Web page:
Thursday, December 23, 2010

Bullet Points: Christmas Eve Eve Edition

In Mystery Fanfare, author Kelli Stanley has posted a crime-fiction-oriented twist on Clement Moore’s famous holiday poem, “A Visit from St. Nicholas.” Jolly good fun!

• The husband and wife who write as Michael Gregorio have posted a previously unpublished Christmas crime story on their Web site, “Do You Believe in Father Christmas?” If you want to read it, don’t wait: The tale is scheduled to disappear from the site on Sunday, January 2.

• Meanwhile, the Great Detectives of Old Time Radio Web site offers a Christmas-themed episode of the classic Nero Wolfe program. Originally broadcast in 1950 and starring Sydney Greenstreet, it’s titled “The Case of the Slaughtered Santas.” Listen here.

• The “New Slashers” issue of Plots with Guns is now live.

• Already planning to attend Bouchercon 2011 in St. Louis? Well, maybe you’d like to save some money on getting in. The registration rate will remain at $150 per person through December 31. But after that, it will shoot up to $175. Register here.

• John Kenyon of Things I’d Rather Be Doing is holding a “fairy tale as crime fiction” contest. His explanation of the rules:
Write a crime fiction story of between 1,000 and 3,000 words (with some flexibility on either end) that is based on the premise of an actual children’s fairy tale. For example, a story about a predatory thief based on “Little Red Riding Hood.” Post it to your blog or Web site, or find someone who will do that for you. Put the link in the comments here. Do so by midnight on Jan. 14, Cinderella, or your coach to (the relative) fame and fortune (of modest web-based attention) will turn back into a pumpkin.

You don’t need to reveal which fairy tale you used as source material. While some will probably be obvious, others may not. Guessing can be part of the fun.
Prizes will be given. Full details here.

• Novelist-screenwriter Lee Goldberg’s reports that his independent film, Remaindered, “has been chosen as a finalist at the Beaufort International Film Festival in Beaufort, South Carolina this February ...”

• If you haven’t yet noticed, the group blog Do Some Damage has recently been posting a series of Christmas noir stories.

• And blogger Seb Duper presents us with his own holiday-themed short tale, “The Christmas Three,” in Chalk Outlines in Snow.

• Some are crying “heresy” over the decision by makers of the forthcoming film based on Edgar Allan Poe’s “The Raven,” and starring John Cusak, to shoot that picture in Belgrade and Budapest rather than Poe’s hometown of Baltimore.

A little cheesecake cheer for the holidays from illustrator Rob Kelly.

• Two more losses to the crime-fiction community: TV writer Herman Groves, who produced scripts for Have Gun--Will Travel, The F.B.I., Hawaii Five-O, and “Harry O (including the one with Maureen McCormick as a junkie),” died earlier this month at age 83; and Steve Landesberg, “a comic actor known for playing wry, bookish types and most widely recognized as Barney Miller’s Arthur P. Dietrich,” died of cancer on December 20 at age 65. Good-bye also to Fred Foy, “the announcer best known for his passionate lead-in to The Lone Ranger.” Foy died on December 22. He was 89 years old.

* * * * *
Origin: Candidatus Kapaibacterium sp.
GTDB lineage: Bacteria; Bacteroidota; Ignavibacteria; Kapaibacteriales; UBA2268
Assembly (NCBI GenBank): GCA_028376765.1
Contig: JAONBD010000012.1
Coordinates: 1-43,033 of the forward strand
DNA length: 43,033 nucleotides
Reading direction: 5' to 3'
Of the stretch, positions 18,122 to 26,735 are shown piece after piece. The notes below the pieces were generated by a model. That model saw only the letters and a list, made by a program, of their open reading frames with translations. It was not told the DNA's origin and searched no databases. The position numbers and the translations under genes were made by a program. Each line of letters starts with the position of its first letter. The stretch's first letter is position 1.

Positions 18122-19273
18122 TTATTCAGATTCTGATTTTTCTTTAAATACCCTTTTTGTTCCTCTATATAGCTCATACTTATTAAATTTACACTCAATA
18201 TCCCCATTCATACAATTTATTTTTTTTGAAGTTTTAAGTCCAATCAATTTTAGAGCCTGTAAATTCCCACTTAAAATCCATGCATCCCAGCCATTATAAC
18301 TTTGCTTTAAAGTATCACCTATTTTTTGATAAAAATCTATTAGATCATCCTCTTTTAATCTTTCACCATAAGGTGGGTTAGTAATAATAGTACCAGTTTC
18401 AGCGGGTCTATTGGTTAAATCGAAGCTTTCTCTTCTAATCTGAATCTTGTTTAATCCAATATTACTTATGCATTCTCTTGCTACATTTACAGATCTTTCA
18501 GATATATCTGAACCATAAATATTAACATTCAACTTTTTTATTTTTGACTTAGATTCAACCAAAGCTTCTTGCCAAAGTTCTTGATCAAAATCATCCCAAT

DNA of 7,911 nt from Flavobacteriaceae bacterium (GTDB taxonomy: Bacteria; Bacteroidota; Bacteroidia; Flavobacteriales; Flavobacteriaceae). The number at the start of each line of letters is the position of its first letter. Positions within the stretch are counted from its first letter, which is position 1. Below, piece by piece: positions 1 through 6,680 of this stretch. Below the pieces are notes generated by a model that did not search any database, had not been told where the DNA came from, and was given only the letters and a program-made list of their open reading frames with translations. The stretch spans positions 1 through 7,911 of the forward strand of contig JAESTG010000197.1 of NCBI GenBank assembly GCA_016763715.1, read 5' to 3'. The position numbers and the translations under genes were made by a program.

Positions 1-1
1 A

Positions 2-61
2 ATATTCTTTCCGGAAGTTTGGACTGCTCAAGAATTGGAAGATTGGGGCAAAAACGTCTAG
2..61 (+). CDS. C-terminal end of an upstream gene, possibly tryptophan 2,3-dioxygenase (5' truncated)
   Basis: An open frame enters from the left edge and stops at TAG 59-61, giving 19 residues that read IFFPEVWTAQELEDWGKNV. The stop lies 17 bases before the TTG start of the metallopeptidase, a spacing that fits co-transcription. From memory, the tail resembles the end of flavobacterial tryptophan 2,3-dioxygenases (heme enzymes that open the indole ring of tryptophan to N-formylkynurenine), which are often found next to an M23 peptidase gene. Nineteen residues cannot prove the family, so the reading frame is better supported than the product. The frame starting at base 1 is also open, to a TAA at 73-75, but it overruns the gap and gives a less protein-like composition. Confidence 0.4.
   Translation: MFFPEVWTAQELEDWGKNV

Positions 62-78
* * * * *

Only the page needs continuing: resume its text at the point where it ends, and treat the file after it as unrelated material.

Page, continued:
• Concluding his fine series of reviews covering all of John D. MacDonald’s Travis McGee novels, Pornokitsch contributor Jared Shurin weighs in on The Lonely Silver Rain (1985), “a pretty awful book when taken on its own. ... But, as the capstone to a twenty-one book series, The Lonely Silver Rain is a damn good conclusion.” You’ll find Shurin’s complete series here.

• Also worth following: Cullen Gallagher is spending part of this holiday season reviewing books by the largely forgotten Peter Rabe.

• Interested in joining a reading challenge for 2011? In Reference to Murder’s B.V. Lawson offers a round-up of opportunities for folks who like their reading to cover places and times both foreign and familiar.

• J. Sydney Jones interviews Leighton Gage, author of the Brazil-set Chief Inspector Mario Silva series (Every Bitter Thing).

• Omnimystery News has updated its 2010 mystery events calendar.

• We’ve already seen one trailer for the March 2011 big-screen release, The Lincoln Lawyer, based on Michael Connelly’s 2005 novel of the same name and starring Matthew McConaughey (as well as the ever-lovely Marisa Tomei). But here’s a longer and better one.

• Are these really the 10 Best Legal Shows in TV History?

• Finally, congratulations to the newly concluded 111th U.S. Congress for an amazing series of accomplishments, not only during the recent lame duck session, but throughout the last two years--this despite unprecedented obstructionism from the GOP. The American Enterprise Institute’s Norman Ornstein characterizes the 111th as “one of, at least, the three most productive Congresses” since 1900. Unfortunately, with laissez-faire Republicans assuming majority control of the U.S. House in January, and already signaling their partisan disinterest in passing meaningful legislation, this may have been the last productive Congress we’ll see until after the 2012 presidential election.


Les Blatt said...

One correction: Fred Foy was the announcer, formerly of The Lone Ranger and lots of other shows, who passed away this week. Frances was his wife's name. I had the pleasure of knowing Fred Foy and working with him in the ABC newsroom back in the 1960s when, as a staff announcer, he would read the occasional radio newscast. He was a friendly and generous guy.

J. Kingston Pierce said...

Whoops. It seems those alliterative "F" names are giving me trouble. Thanks for the correction, Les. I have changed the post accordingly.